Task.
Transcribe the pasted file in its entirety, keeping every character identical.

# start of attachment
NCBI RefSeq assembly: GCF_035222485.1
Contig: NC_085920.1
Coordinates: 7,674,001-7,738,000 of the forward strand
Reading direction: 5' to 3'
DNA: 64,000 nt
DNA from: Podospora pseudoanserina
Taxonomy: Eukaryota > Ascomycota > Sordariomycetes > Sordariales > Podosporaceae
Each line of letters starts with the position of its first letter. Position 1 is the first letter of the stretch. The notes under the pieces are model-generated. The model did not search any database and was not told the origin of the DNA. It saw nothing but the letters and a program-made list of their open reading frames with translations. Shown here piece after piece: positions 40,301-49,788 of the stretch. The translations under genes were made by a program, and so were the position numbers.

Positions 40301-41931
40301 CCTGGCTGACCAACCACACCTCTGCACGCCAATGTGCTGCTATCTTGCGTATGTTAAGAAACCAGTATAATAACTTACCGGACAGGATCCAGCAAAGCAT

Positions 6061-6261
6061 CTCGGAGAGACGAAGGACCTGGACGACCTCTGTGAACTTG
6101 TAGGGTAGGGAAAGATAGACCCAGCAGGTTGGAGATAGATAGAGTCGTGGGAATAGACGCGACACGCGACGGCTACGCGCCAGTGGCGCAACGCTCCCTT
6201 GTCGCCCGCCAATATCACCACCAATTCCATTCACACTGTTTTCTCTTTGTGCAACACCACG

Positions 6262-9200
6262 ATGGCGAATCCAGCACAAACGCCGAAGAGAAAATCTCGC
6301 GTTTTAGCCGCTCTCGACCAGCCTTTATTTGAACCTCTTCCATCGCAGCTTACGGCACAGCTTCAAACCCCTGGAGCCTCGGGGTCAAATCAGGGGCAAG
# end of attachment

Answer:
NCBI RefSeq assembly: GCF_035222485.1
Contig: NC_085920.1
Coordinates: 7,674,001-7,738,000 of the forward strand
Reading direction: 5' to 3'
DNA: 64,000 nt
DNA from: Podospora pseudoanserina
Taxonomy: Eukaryota > Ascomycota > Sordariomycetes > Sordariales > Podosporaceae
Each line of letters starts with the position of its first letter. Position 1 is the first letter of the stretch. The notes under the pieces are model-generated. The model did not search any database and was not told the origin of the DNA. It saw nothing but the letters and a program-made list of their open reading frames with translations. Shown here piece after piece: positions 40,301-49,788 of the stretch. The translations under genes were made by a program, and so were the position numbers.

Positions 40301-41931
40301 CCTGGCTGACCAACCACACCTCTGCACGCCAATGTGCTGCTATCTTGCGTATGTTAAGAAACCAGTATAATAACTTACCGGACAGGATCCAGCAAAGCAT

Positions 6061-6261
6061 CTCGGAGAGACGAAGGACCTGGACGACCTCTGTGAACTTG
6101 TAGGGTAGGGAAAGATAGACCCAGCAGGTTGGAGATAGATAGAGTCGTGGGAATAGACGCGACACGCGACGGCTACGCGCCAGTGGCGCAACGCTCCCTT
6201 GTCGCCCGCCAATATCACCACCAATTCCATTCACACTGTTTTCTCTTTGTGCAACACCACG

Positions 6262-9200
6262 ATGGCGAATCCAGCACAAACGCCGAAGAGAAAATCTCGC
6301 GTTTTAGCCGCTCTCGACCAGCCTTTATTTGAACCTCTTCCATCGCAGCTTACGGCACAGCTTCAAACCCCTGGAGCCTCGGGGTCAAATCAGGGGCAAG